Conditional Formatting Introduction

Conditional Formatting Introduction. I apologise to all Microsoft Access 97 users as Conditional Formatting was not introduced to Microsoft Access until the 2000 version.

First of all, what is conditional formatting.

The most common use for this is on continuous forms. Have you ever tried to set up formatting of a text box, or similar, in a continuous form, depending on the value in that text box? It seems like a simple thing to do, just like it is on a single form, but it isn't.

The formatting of the text box changes depending on the value of the current record of the form, the problem is the text box formatting changes for all records and this is often not what you want (although it maybe). You want each individual text box to reflect the formatting for the current value of that text box, whether it is the current record or not.

One of the simplest uses of conditional formatting is when dealing with currency (money). You can set the conditional formatting to have black text for positive numbers and red text for negative numbers, much the same as how you can format Excel.

We will be looking at how to set this up to give you a feel of what conditional formatting does,

To set up conditional formatting:

If you can, then use a form that is of a continuous format. This can be a stand-alone form or a continuous subform on another form. If you do not have one, then just make a form based on a table, choosing continuous form when you get to that option. If you can choose a table that has a field of a currency data type, that would be good. If you do not have such a field, add one to a table you already have. Add some currency values to this field, making sure you have both positive and negative values.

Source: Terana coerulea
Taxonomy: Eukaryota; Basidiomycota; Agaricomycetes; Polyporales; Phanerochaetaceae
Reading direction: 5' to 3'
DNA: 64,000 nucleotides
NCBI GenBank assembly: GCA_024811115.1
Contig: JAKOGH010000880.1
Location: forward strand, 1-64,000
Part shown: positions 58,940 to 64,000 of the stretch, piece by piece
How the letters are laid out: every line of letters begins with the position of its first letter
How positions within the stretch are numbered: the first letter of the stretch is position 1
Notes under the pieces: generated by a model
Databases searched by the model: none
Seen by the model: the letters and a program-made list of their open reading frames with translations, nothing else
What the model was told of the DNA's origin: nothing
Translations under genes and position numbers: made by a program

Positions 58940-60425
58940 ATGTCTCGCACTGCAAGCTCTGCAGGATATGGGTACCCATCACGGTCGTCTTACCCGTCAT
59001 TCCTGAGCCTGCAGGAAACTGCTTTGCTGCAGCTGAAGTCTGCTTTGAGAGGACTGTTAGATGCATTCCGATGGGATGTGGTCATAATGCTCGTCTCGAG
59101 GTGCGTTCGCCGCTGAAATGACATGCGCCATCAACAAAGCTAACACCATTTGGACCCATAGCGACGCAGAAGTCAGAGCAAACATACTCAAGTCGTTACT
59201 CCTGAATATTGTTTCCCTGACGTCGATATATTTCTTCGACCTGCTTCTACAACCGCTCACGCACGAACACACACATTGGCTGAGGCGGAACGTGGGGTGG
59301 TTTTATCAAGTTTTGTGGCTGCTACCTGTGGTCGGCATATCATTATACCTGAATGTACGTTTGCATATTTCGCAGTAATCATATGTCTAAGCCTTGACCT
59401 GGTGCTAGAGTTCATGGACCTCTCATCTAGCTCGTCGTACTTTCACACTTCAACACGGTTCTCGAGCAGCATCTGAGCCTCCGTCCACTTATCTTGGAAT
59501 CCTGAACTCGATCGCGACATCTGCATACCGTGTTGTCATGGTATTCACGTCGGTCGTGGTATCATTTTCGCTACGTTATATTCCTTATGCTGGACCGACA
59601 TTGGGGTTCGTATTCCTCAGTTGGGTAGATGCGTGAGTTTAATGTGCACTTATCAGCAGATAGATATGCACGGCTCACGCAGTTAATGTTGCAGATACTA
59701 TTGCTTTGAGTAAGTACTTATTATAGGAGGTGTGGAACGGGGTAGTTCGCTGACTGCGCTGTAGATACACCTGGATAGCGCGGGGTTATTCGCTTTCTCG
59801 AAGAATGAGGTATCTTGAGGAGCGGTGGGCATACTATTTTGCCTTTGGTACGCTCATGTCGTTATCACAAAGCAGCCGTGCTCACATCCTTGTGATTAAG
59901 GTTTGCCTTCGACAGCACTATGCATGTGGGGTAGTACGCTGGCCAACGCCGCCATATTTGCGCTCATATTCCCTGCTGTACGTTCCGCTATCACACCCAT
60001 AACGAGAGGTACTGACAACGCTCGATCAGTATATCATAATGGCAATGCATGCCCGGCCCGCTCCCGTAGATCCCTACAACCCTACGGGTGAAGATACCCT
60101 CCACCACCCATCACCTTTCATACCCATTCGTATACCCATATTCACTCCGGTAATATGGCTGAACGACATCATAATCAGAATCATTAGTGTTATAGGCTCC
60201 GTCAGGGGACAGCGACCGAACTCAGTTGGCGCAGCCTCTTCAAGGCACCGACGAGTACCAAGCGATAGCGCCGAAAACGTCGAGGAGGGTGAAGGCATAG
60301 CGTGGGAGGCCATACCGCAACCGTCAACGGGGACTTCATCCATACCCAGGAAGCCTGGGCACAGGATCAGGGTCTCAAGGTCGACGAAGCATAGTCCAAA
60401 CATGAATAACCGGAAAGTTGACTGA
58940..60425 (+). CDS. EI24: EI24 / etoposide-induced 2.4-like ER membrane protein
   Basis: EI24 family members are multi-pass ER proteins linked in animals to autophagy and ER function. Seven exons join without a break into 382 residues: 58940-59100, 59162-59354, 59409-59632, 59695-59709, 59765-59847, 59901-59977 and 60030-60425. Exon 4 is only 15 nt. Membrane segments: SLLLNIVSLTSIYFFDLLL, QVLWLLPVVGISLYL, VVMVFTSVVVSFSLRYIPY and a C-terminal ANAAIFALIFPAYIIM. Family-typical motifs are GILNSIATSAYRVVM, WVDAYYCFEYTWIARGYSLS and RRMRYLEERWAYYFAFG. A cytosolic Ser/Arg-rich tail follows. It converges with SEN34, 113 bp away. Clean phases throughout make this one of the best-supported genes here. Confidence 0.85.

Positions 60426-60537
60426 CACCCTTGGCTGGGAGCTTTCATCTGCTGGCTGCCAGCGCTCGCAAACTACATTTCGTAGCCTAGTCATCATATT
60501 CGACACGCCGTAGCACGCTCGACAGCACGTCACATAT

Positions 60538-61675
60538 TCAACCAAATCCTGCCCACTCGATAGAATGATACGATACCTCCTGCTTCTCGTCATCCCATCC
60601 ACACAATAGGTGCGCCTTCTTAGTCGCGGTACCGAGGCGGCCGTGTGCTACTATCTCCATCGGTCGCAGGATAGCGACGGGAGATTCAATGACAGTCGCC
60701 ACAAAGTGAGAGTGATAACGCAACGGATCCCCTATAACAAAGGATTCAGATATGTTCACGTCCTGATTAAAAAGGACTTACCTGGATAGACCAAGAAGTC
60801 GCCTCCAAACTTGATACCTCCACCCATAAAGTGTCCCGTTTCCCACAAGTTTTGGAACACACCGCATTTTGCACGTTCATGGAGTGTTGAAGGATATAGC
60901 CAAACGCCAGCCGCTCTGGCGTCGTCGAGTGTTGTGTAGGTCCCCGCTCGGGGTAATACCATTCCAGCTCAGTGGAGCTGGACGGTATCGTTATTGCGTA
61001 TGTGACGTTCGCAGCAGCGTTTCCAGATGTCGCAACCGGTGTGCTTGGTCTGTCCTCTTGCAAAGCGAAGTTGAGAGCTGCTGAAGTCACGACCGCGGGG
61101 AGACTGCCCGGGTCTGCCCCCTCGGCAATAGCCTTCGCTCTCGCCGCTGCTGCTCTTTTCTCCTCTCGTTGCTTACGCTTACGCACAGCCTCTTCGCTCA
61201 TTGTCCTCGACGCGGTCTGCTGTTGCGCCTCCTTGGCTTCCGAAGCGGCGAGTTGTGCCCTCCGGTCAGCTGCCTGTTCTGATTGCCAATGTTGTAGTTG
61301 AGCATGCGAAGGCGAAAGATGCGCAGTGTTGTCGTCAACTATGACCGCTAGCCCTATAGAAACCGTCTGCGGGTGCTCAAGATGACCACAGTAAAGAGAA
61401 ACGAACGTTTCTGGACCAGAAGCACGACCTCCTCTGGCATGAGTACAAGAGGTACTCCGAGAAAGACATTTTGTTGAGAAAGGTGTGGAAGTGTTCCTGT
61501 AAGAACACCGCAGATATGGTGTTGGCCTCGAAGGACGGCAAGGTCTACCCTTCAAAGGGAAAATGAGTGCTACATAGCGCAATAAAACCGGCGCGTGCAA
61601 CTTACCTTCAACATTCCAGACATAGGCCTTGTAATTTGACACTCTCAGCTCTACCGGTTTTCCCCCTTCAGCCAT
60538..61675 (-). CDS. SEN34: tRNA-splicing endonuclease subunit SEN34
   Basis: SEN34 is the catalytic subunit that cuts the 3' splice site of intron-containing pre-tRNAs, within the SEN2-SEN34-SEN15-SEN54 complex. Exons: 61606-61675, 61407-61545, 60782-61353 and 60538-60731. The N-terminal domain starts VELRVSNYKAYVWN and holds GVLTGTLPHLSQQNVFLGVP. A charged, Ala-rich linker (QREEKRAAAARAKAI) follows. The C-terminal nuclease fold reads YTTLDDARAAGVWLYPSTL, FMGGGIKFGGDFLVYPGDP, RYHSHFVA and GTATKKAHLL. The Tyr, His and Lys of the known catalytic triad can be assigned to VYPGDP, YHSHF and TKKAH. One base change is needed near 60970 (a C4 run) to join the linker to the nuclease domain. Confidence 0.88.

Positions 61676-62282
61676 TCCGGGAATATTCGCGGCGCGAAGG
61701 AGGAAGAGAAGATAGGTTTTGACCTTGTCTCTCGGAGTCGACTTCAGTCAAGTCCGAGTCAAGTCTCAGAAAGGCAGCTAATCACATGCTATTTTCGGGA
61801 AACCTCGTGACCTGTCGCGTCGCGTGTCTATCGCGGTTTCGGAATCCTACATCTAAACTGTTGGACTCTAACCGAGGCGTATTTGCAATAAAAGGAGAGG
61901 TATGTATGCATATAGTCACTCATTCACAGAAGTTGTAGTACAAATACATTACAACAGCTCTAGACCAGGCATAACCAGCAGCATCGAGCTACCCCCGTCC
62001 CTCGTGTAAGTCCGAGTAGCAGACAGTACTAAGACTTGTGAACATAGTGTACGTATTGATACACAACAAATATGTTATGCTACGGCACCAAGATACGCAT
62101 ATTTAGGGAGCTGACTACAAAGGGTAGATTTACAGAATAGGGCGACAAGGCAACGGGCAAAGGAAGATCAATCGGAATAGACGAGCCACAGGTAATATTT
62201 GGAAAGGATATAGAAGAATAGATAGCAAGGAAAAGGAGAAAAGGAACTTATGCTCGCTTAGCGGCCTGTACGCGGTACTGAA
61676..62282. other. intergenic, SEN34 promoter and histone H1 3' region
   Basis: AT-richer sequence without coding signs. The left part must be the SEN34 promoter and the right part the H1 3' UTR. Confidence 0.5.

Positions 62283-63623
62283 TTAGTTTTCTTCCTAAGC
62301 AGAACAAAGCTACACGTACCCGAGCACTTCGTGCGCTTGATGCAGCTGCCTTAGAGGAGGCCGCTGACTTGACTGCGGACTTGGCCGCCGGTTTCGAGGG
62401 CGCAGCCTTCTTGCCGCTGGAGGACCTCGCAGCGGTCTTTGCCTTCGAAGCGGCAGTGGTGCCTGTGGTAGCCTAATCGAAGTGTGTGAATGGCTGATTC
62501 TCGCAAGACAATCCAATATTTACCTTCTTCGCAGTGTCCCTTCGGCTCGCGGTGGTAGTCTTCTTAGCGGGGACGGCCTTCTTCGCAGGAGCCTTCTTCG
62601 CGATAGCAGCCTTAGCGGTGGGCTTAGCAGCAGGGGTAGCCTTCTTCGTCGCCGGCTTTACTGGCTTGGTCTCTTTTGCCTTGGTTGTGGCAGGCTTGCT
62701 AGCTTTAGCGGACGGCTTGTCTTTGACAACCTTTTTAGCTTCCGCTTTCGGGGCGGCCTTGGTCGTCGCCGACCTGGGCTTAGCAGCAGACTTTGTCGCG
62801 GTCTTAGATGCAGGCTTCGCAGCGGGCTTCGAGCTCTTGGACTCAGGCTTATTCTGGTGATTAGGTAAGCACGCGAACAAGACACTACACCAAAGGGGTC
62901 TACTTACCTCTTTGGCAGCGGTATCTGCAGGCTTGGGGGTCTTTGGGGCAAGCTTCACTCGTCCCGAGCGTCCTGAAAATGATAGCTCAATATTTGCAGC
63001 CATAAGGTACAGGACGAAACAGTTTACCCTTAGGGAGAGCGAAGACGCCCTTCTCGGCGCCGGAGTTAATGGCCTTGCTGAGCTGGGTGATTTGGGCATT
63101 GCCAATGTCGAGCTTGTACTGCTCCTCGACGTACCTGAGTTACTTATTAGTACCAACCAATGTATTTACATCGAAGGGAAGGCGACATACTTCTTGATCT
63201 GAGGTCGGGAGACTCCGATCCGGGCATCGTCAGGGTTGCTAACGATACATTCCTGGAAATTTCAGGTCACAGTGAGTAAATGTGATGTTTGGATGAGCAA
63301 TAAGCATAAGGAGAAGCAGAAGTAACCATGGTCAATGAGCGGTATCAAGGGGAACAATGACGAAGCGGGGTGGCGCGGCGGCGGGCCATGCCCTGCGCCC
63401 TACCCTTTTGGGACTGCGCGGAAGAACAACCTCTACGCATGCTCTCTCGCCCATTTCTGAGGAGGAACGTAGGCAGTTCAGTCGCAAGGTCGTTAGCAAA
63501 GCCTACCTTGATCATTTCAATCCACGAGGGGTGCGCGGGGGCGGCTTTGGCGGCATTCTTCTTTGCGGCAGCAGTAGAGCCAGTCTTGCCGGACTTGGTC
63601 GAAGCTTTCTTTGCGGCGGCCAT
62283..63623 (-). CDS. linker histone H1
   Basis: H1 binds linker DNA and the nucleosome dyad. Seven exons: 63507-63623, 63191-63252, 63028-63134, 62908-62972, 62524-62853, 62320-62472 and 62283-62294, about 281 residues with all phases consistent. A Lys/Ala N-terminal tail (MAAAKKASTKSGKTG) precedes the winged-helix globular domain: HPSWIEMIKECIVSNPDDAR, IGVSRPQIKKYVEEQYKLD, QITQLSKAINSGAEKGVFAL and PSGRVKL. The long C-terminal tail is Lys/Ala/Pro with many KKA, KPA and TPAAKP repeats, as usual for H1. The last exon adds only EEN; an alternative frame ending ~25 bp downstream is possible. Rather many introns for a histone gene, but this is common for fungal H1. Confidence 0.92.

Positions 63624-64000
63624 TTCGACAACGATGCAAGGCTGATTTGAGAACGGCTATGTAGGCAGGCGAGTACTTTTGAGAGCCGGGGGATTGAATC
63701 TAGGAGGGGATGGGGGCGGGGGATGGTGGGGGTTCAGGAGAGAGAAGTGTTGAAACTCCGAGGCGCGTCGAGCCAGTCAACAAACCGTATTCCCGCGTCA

Once you have your continuous form and corresponding currency data organised, it is time to set up the conditional formatting. To do this:

Open the continuous form in Design view;

Click on the currency field to select it;

Then, on the menu bar, select ‘Format’, then ‘Conditional Formatting’;

A window will open. The top part will display the format of the text box if none of the conditions we are going to set is met. (In our example, this is not likely to happen as we are going to cover all possible scenarios).

The second section allows us to enter our first condition:

We are going to set the format to be RED, if the currency value is negative.

Therefore, leave the first combo box as is, Field Value is;

Change the second combo box to Less Than;

Finally, put 0 in the third section.

Now it is time to set the format. Click on the Red A to change the font to RED. Note the text in the display section turns to red.

Click on ADD. A new section for another condition appears. This time we are going to change the font to black if the currency value is 0 or positive.

Therefore, leave the first combo box as is, Field Value is; Change the second combo box to Greater Than or Equal To;

Finally, put 0 in the third section.

Now it is time to set the format. We want a black font, so there is no need to change anything. Click on ‘OK’ to accept.

Notice you can also change the background colour, and whether the font is bold or italic, etc.

When you are all done, open the form in Normal view to check your results.

All working? That concludes this lesson on Conditional Formatting Introduction.

Well Done.



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